Washington's ban on US citizens traveling to North Korea came into force on Friday, with the two countries at loggerheads over Pyongyang's weapons ambitions.
The measure was imposed following the death of student Otto Warmbier in June, a few days after the 22-year-old was sent home in a mysterious coma following more than a year in prison in the North.
On its website the State Department said it took the decision due to "the serious and mounting risk of arrest and long-term detention of US citizens".
Three Americans accused of various crimes against the state are behind bars in the North, which is engaged in a tense standoff with the Trump administration over its banned missile and nuclear weapons programmes.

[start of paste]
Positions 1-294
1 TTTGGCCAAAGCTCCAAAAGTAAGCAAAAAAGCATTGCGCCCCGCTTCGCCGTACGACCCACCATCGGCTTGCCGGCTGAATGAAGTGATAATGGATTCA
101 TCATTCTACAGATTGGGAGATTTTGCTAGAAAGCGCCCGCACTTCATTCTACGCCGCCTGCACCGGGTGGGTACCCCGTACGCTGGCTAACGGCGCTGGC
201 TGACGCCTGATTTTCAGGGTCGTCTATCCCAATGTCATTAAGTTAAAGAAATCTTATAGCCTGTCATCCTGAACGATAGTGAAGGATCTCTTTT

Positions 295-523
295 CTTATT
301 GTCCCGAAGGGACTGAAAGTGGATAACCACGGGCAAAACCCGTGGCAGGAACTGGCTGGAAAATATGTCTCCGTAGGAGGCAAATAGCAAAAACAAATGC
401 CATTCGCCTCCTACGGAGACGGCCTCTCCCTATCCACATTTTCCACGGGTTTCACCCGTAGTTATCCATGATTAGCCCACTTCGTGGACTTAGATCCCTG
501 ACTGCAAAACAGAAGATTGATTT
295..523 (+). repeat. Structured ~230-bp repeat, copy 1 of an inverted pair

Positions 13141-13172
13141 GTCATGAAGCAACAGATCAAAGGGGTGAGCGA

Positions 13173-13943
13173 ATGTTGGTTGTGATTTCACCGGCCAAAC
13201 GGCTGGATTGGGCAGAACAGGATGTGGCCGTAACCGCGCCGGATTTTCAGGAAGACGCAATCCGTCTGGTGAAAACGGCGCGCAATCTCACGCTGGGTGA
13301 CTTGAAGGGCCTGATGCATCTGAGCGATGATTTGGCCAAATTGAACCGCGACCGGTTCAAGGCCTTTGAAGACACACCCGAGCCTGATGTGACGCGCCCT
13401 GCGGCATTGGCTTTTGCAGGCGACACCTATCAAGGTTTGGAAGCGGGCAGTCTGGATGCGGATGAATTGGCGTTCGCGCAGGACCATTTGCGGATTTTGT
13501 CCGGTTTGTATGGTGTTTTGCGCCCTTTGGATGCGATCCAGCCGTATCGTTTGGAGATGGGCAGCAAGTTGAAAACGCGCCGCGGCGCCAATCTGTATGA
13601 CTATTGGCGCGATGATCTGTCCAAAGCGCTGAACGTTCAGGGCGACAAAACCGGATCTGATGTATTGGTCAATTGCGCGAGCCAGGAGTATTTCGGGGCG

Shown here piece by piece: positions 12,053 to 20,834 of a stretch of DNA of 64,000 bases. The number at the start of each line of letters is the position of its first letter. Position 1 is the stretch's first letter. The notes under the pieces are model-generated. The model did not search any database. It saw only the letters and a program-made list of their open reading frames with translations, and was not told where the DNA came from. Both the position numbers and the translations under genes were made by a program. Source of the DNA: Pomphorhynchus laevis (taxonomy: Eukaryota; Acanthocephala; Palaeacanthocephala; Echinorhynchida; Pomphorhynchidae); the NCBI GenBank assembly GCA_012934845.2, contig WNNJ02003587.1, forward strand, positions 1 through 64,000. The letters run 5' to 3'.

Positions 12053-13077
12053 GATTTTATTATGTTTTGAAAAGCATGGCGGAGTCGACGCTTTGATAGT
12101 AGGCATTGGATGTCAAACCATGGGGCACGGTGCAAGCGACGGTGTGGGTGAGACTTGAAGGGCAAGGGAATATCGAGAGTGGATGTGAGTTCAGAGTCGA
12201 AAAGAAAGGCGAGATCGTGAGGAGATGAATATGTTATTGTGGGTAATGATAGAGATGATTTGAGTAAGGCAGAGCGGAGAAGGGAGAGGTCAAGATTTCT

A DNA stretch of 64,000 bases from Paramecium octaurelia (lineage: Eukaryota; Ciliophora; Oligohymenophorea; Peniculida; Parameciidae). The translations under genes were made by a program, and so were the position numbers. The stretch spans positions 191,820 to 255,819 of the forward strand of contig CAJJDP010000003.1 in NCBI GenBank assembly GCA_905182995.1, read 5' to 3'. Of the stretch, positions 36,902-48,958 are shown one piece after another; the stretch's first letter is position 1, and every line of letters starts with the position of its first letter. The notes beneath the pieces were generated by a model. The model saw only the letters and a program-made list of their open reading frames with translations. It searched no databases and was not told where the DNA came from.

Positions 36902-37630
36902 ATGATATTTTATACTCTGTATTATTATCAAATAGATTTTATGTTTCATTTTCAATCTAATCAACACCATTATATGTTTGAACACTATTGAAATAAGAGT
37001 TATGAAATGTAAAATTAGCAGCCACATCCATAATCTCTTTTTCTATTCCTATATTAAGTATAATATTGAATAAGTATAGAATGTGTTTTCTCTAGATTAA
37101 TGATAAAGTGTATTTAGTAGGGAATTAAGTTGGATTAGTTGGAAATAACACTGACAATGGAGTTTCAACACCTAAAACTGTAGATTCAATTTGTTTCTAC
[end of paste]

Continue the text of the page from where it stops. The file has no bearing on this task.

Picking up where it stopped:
Exemptions to the travel ban are available for journalists, Red Cross representatives, those traveling for humanitarian purposes, or journeys the State Department deems to be in the national interest of the United States.
But NGOs working in the North privately express concerns about how the process will function and the potential impact on their work. A few remaining US citizens in the country left on Thursday, reports said.
Americans represent around 20 percent of the 5,000 or so Western tourists who visit the North annually - although that is expected to fall significantly this year because of the wider tensions as well as the ban - with standard one-week trips costing about $2,000 (1,700 euros) and budget journeys about half that.